We head out to dinner and are fortunate to see a geisha heading to an appointment.

The next day a walking tour of the Gion area reveals lots of information about the history and training of the geishas. Surprising they start their apprenticeship at 15 and for 6 years earn no money.

Our tour ends after the iconic pagoda of Kyoto.

I head home, go to the wine shop to stock up for friends’ visits and get ready for a birthday dinner on the 11th floor of the Kyoto Station overlooking the Kyoto tower.

After playing around at the Kyoto station with my friends, I head home to await the arrival of family and friends tomorrow. In the morning we decide to take the train to Fushimi Inari-Taisha temple with its magnificent gates and hiking trails. It is beautiful and mysterious and I love it! 

Meanwhile my sister has arrived so after the shrine, I head out to her hotel for a drink and we take a cab ride out to a restaurant I had learned of that specializes in ” burnt ramen”, Kyoto Gogyo. The ramen is not actually burnt. It’s called that because the miso or soy based broth is heated to 300 degrees C. It consistently is ranked as one of the best ramen experiences in not just Kyoto but in Japan.

Heading back to my cozy apartment that night I realized how much I will learn during this Shirleyfest. When I stepped off the plane I felt illiterate in that I could not read or write in Japanese. Then I felt mute and deaf as I couldn’t speak or understand Japanese. I’m starting to realize after this first 72 hours that instead of that being a hinderance, it is a blessing. I’m forced to use my intuitive senses and look for non verbal clues to understand my new home. One example of this– I noticed so often in these three days that young children were trudging off to school unaccompanied by an adult. I’m starting o understand that this culture does not embrace the “helicopter parenting” style you see elsewhere. I’m coining the term “slingshot parenting” to describe what I see as parents releasing their children into the world in a trusting manner. I’ll continue to observe and see if this is borne out during my stay.

Kyoto you make me laugh

Every year I do a post towards the end of Shirleyfest with things that have amused me during my month. Kyoto provided plenty of material. Let’s dive right in.

Yes the Nara deer are cute, but really? I guess that’s why they have this sign in the road. I can’t say I’ve ever seen an exclamation mark on a road sign, but in this case it makes sense.

Speaking of signs, here are some very funny ones. The first one is in my neighborhood and it is letting people know all the things they shouldn’t do– do not touch the geishas, do not eat and walk, do not use selfie sticks, do not smoke, litter or lean on the fences. Apparently groups of men tourist were cornering the geishas for pictures.

This next sign is also in my neighborhood. You got to hand it to the guy, he is straightforward.

This one is funny but very very sweet. I saw it on Naoshima when I was down in the Art Islands.

This one is in famous Nishki Market. Instructions on eating the octopus stuffed with a quail egg are most appreciated.

Speaking of eating, please heed this warning.

I was also so amused by the trend in Kyoto to always give the peace sign when your picture is being taken. Here are a few examples.

There was a shop at the end of my street that was rarely open and I could not figure out from the sign what it sold. Can you? Then one day I walked by and these two young girls had made a purchase.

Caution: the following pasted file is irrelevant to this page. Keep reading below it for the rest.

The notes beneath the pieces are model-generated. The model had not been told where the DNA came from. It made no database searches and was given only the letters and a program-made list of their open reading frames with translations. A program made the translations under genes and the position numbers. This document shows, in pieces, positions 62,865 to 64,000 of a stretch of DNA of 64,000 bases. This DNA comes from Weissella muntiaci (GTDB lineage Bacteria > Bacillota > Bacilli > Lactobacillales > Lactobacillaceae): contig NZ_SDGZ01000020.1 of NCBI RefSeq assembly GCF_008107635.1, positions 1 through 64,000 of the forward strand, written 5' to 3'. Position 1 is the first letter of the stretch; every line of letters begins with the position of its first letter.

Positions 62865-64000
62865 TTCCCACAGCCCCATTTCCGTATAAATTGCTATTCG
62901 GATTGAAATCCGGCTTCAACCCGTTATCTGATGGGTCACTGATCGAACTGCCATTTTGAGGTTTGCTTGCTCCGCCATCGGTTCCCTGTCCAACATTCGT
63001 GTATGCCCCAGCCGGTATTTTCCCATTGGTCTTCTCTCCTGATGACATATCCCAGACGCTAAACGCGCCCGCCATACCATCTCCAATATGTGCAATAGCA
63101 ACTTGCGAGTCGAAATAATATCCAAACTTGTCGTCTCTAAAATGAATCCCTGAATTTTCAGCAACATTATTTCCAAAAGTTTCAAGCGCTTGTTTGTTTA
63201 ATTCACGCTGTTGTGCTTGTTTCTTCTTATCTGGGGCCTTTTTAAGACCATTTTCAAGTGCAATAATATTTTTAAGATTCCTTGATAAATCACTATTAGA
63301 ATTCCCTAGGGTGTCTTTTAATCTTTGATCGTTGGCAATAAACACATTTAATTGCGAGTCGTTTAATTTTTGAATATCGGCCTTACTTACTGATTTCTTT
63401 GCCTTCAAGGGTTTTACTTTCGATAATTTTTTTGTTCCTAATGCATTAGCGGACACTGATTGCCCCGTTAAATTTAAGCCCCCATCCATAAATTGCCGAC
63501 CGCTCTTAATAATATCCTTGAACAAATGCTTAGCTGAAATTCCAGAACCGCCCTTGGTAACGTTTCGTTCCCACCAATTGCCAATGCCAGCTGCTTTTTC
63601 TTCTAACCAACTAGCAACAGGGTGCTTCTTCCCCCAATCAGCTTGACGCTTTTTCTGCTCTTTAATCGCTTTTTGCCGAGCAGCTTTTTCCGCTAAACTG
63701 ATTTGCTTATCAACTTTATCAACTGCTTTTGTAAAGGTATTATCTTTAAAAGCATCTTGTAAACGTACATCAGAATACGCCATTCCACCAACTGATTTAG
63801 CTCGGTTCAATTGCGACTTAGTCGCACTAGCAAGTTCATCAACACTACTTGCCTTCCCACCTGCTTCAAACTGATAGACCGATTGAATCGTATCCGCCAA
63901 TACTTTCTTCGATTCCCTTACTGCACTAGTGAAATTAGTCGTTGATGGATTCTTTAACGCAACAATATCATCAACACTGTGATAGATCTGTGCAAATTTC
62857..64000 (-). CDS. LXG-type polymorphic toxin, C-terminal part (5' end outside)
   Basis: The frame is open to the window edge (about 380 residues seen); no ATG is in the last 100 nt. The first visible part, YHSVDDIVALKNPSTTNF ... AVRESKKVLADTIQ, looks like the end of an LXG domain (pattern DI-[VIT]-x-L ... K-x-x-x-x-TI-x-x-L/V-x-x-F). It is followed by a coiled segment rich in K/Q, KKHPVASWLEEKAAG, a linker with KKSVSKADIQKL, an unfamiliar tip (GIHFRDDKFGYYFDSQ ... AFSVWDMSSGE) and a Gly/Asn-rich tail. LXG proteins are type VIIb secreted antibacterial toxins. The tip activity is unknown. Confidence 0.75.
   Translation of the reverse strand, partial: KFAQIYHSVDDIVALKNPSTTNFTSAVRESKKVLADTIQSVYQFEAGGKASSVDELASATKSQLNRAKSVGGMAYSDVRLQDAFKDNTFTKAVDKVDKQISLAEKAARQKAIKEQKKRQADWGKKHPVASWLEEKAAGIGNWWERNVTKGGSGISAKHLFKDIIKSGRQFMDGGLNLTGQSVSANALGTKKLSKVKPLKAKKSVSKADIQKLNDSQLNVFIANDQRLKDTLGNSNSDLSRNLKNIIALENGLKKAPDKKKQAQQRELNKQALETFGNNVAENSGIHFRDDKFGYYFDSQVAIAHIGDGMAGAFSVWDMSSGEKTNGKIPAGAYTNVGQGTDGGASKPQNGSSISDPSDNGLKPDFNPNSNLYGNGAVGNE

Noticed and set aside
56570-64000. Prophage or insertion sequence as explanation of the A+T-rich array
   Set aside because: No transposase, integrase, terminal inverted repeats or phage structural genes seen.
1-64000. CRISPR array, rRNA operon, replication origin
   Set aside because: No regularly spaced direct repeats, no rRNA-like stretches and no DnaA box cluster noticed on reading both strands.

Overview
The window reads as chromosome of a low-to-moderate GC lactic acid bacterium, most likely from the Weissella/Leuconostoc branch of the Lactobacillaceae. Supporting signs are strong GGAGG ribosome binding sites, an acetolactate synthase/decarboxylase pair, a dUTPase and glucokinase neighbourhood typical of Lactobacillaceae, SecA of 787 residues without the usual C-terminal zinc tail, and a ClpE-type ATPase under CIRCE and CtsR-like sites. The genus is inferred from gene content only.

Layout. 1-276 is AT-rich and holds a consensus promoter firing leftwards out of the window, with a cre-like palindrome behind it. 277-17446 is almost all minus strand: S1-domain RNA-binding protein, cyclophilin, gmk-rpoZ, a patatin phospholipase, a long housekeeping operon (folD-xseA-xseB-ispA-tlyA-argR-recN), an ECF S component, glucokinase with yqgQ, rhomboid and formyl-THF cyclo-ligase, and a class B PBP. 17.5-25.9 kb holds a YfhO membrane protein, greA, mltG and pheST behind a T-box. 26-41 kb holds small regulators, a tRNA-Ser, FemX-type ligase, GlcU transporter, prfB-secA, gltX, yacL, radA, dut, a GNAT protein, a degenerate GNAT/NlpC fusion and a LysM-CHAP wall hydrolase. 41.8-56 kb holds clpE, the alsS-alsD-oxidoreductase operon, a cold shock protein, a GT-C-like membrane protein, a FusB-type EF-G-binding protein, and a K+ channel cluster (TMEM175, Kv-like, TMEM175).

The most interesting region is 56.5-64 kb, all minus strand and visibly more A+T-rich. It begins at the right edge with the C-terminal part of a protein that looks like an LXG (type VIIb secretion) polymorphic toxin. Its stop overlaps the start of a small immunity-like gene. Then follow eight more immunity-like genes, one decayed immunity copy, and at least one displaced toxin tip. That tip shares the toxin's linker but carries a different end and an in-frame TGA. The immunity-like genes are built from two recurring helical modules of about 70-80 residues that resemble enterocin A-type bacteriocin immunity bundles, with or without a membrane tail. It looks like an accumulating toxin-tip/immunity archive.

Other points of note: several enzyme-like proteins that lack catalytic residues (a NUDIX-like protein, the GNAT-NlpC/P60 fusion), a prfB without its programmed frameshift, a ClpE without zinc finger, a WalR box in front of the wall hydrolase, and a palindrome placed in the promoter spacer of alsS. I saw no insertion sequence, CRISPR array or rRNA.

Taxis in Kyoto are amusing for two reasons. First, you never touch the door to open or shut it. It opens and closes automatically. Also the side mirrors are not located where ours are. When I first saw a taxi, I thought it was a police car.

Speaking of police, the first Saturday I saw all of these uniformed men near my place directing traffic. I thought a dignitary was in town.

Nope. I tried to go into the building they were “guarding” and they all stopped me and pointed to this sign.

Oh I see. It was off track betting. It has been this way every weekend since I got here. I love the name of the facility…WINS.

I was cutting thru a forest area in Nara and when I turned the corner I saw this run down house. But….apparently they love my favorite sport of basketball.

Also in the forest, but at the start of a trailhead , was this guy. Maybe it reminds some of you of someone

Most people who come to Japan are amused by the next set of pictures. Vending machines everywhere. There is a mentality of efficiency that makes these vending machines very popular. When I went to the movies the other night, everyone was in line to buy their ticket from a vending machine while a live clerk stood by also willing to sell but with no customers.

This street in Osaka made me laugh and it still does. How can you find anything?

The Kyoto Station has 11 floors of lights and at night people come and make patterns by zig zagging thru them with their friends. Here is my friend Sandy letting herself zig and zag. It sure made me laugh .

Yasakakoshido Temple has unique way to worship. Worshippers write their wish on colourful ball called “kukurizaru” and hang them at the site. Kukurizaru is the round, ball shaped talisman made of cloth, representing the good faith monkeys. It is suppose to look like you put your wish inside a monkey. It is believed that if you give up one of your greeds, your wish will come true. 

There is so much more, but let me leave you with this one. Koe makes fabulous doughnuts . They are a delight to eat. It makes me laugh to think that they need to gild the lily by adding a lemon meranguine topping. But then I saw the signs outside advertising what else they do with doughnuts. Now that’s funny.

So Kyoto you are an amusing place and you make us all laugh whether we are born here, the USA or in Austria but now call Japan home. Thank you Kyoto!